The second evening that we were there, the sky cleared and we drove down the strand a ways to the end of the island, where some of the guys actually started fishing (spending about 1/10th the amount of time doing this that they had drinking the night before,) while I tooled around looking for photos. Overall, I shot maybe two rolls of 36 exposures on the entire trip, probably less – that’s not a photo trip, as far as I’m concerned, but some of that was due to bad weather rolling in the evening we arrived. Nonetheless, I have some nice keepers from the trip, including two images in the main gallery, one here and the other linked from that page. And of course, there is a Google Earth placemark on both, but it’s the same one so clicking only once is enough. Or use “34.855740° N 76.316729° W”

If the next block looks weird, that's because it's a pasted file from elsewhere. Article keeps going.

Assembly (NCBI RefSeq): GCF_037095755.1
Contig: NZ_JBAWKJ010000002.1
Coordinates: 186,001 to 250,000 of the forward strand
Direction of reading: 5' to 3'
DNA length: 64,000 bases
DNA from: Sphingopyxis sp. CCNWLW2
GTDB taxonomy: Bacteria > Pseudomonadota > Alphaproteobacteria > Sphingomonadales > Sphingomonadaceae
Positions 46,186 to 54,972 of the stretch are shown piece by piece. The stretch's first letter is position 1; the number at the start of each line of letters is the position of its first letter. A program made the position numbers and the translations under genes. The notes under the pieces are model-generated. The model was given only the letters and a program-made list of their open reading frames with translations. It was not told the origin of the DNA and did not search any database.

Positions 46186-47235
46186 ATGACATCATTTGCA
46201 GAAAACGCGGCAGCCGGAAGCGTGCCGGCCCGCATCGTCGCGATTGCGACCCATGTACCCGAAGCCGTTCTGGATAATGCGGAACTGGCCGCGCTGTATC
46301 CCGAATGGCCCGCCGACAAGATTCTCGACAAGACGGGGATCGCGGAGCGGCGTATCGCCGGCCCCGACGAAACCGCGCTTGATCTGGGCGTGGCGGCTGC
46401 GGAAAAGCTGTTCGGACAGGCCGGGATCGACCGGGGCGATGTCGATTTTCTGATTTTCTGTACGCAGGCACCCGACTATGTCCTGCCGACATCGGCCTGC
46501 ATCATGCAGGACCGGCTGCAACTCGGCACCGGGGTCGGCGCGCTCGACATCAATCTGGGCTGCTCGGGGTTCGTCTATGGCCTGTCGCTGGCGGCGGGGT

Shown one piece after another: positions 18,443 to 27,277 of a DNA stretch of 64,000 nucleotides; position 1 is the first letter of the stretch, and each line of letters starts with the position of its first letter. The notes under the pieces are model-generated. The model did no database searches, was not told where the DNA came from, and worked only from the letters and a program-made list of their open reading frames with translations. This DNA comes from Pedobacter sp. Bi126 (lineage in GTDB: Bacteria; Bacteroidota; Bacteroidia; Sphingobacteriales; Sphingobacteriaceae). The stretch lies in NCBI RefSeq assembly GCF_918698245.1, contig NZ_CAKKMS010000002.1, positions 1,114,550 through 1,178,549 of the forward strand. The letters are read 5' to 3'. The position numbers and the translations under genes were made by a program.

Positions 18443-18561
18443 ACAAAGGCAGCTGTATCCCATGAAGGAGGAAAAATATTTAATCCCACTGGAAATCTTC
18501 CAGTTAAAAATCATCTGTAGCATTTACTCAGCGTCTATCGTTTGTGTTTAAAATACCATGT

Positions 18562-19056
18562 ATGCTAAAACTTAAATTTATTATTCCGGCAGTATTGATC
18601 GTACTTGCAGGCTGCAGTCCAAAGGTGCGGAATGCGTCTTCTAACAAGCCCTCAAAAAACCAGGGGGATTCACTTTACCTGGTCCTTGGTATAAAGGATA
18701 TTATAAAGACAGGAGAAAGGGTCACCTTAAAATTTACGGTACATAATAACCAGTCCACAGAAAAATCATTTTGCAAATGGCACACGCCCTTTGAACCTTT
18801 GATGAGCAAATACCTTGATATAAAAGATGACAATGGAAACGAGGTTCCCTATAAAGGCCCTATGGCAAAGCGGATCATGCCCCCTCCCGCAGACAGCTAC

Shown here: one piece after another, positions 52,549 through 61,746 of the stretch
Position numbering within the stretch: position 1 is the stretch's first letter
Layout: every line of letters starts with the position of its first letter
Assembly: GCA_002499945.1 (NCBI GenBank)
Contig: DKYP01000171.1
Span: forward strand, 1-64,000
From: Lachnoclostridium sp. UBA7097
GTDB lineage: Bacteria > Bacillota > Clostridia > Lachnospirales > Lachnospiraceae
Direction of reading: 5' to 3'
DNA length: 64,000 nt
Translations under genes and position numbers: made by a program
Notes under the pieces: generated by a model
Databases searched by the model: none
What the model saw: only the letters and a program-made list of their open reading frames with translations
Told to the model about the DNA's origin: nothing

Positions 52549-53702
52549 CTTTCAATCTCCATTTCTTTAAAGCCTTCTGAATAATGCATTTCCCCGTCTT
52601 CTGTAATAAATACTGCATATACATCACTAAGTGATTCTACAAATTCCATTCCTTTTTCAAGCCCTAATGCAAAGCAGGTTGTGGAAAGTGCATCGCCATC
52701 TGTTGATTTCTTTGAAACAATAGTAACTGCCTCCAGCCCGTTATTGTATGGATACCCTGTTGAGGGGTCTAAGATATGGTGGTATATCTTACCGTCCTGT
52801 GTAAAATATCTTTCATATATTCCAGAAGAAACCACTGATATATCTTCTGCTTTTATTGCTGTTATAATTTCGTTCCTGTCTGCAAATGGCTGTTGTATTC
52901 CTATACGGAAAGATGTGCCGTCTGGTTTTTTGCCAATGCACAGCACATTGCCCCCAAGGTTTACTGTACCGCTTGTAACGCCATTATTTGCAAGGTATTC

Technically, the photo location is only about 3.5 kilometers (2.25 miles) from the nearest road, which would not be considered an arduous hike except that this is measuring directly across Core Sound, and if you can hike that, more power to you – it was farther than that up the island to the cabin where we were staying. And to get there, we had to take the ferry up and around the tidal shallows, so the actual path was 14 kilometers (8.75 miles,) half of that by boat. Granted, most of it was still spent in the truck – I wasn’t enduring any hardships getting there.